3. Miracles Part of Revelation:

    It is therefore an extraordinary mistake to suppose that the evidence for our faith would not be damaged if the miracles were set aside. We should lose the positive evidence we now possess of our Lord's saving power. In this view, the miracles are not the mere proofs of a revelation; they are themselves the revelation. They reveal a Saviour from all human ills, and there has been no other revelation in the world of such a power. The miracles recorded of the apostles have a like effect. They are wrought, like Peter's of the impotent man, as evidence of the living power of the Saviour ( Acts 3;  4 ). "Be it known unto you all, and to all the people of Israel, that in the name of Jesus Christ of Nazareth, whom ye crucified, whom God raised from the dead, even in him doth this man stand here before you whole.... And in none other is there salvation: for neither is there any other name under heaven, that is given among men, wherein we must be saved" ( Acts 4:10 ,  Acts 4:12 ). In a word, the miracles of the New Testament, whether wrought by our Lord or by His apostles, reveal a new source of power, in the person of our Lord, for the salvation of men. Whatever interference they involve with the usual order of Nature is due, not to any modification of that order, but to the intervention of a new force in it. The nature of that force is revealed by them, and can only be ascertained by observation of them. A man is known by his words and by his deeds, and to these two sources of revelation, respecting His person and character, our Lord expressly appealed. "If I do not the works of my Father, believe me not. But if I do them, though ye believe not me, believe the works: that ye may know and understand that the Father is in me, and I in the Father" ( John 10:37 ,  John 10:38 ).

    It is therefore a mistake to try to put the evidence of the miracles into a logically demonstrative argument. Paley stated the case too much in this almost anathematized form.

    "It is idle," he said, "to say that a future state had been discovered already. It had been discovered as the Copernican system was; it was one guess among many. He alone discovers who proves; and no man can prove this point but the teacher who testifies by miracles that his doctrine comes from God" ( Moral and Polit . Philosophy , book V, chapter ix, close).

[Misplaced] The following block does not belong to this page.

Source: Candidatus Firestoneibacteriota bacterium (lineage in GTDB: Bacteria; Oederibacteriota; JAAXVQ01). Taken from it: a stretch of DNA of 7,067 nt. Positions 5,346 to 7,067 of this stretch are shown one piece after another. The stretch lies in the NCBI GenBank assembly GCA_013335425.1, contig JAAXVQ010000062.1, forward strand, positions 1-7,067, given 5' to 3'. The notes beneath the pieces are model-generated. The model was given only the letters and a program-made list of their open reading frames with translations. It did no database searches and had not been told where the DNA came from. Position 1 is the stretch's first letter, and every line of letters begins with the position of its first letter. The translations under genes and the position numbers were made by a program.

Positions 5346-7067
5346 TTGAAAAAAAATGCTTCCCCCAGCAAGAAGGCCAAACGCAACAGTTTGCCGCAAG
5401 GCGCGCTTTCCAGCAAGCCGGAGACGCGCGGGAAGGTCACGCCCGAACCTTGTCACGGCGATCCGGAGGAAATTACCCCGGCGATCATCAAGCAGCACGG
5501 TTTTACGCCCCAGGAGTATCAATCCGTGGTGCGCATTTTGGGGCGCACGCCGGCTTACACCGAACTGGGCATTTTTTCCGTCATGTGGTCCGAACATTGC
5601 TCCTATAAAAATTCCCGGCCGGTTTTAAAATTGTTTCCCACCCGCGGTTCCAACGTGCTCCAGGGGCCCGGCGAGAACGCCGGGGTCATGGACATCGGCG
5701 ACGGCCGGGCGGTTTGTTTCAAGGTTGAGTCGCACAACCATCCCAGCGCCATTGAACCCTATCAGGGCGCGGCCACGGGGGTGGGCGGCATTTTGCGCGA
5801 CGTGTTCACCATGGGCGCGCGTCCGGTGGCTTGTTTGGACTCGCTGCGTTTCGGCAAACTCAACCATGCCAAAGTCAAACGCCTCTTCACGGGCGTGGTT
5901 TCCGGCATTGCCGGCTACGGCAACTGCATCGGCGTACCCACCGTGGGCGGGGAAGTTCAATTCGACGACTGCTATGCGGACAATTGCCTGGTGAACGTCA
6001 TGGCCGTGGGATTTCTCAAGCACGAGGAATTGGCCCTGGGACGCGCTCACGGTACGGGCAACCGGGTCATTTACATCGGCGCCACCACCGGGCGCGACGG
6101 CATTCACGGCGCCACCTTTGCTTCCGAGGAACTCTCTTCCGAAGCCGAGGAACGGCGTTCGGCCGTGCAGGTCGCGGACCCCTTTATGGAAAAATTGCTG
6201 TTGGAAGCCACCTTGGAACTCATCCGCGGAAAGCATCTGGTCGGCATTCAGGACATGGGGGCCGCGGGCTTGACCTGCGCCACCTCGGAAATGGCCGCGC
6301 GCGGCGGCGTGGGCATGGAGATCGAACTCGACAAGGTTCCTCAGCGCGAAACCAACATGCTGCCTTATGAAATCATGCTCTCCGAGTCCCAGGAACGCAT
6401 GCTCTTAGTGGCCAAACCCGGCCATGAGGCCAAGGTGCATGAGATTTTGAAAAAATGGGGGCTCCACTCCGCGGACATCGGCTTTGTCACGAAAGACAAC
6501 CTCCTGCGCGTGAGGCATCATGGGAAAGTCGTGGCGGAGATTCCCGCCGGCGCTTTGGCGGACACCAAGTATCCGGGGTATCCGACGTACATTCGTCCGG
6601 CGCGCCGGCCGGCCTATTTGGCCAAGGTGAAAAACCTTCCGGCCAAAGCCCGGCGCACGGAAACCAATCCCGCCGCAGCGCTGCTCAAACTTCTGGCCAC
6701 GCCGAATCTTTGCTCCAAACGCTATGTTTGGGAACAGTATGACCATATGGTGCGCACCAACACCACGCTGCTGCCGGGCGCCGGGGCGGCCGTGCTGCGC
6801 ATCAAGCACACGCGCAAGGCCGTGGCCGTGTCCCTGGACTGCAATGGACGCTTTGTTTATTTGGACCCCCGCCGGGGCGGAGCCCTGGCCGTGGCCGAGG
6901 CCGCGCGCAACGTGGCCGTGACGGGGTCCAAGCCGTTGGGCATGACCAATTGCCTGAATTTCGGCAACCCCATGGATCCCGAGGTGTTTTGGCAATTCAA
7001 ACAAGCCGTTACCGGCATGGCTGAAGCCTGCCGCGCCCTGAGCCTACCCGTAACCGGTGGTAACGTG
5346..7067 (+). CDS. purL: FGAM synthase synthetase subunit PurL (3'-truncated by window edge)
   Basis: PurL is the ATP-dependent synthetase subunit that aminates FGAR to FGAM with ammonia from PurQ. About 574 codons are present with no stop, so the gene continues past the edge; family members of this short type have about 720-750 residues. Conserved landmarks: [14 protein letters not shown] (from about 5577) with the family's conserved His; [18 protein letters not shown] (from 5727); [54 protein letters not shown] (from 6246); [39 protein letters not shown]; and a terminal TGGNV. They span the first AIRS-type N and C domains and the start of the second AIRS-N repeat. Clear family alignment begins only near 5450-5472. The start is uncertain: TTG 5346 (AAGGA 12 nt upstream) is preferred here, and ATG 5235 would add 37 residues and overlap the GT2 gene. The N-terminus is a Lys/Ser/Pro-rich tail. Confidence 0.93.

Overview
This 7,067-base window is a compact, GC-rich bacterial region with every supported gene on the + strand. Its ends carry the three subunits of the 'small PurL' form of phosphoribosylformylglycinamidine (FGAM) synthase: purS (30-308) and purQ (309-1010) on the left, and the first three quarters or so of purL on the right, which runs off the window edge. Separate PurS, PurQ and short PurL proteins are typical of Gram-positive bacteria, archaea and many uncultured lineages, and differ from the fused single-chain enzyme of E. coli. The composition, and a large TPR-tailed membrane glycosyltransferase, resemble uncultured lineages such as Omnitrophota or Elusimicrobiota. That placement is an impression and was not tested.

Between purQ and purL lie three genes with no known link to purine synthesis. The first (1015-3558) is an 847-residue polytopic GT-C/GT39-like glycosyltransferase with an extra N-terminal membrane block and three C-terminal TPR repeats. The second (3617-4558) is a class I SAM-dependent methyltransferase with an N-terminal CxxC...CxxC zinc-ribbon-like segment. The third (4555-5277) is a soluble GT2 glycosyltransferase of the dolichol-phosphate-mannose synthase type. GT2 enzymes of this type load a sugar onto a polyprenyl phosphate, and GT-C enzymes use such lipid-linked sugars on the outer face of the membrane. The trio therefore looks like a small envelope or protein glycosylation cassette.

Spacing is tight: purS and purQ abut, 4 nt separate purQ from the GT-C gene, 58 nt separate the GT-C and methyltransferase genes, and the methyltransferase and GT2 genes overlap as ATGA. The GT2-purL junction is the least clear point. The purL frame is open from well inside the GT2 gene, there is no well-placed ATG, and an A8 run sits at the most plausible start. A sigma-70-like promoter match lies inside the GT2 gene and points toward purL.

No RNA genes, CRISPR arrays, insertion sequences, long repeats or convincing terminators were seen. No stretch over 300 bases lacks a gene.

Coleridge, in the Aids to Reflection , criticizes the above and puts the argument in a more just and more human form.

    "Most fervently do I contend, that the miracles worked by Christ, both as miracles and as fulfillments of prophecy, both as signs and as wonders, made plain discovery, and gave unquestionable proof, of His Divine character and authority; that they were to the whole Jewish nation true and appropriate evidences, that He was indeed come who had promised and declared to their forefathers, Behold your God will come with vengeance, even God, with a recompense! He will come and save you . I receive them as proofs, therefore, of the truth of every word which He taught who was Himself the Word: and as sure evidences of the final victory over death and of the life to come, in that they were manifestations of Him who said: I am the resurrection and the life! " (note prefatory to Aphorism Cxxiii ).

    This seems the fittest manner in which to contemplate the evidence afforded by miracles.

    V. Miracles in the Old Testament.

    1. Analogy with New Testament Miracles:

    If the miracles ascribed to our Lord and His apostles are established on the grounds now stated, and are of the value just explained, there can be little difficulty in principle in accepting as credible and applying the miracles of the Old Testament. They also are obviously wrought as manifestations of a Divine Being, and as evidences of His character and will.

    2. The Mosaic Miracles: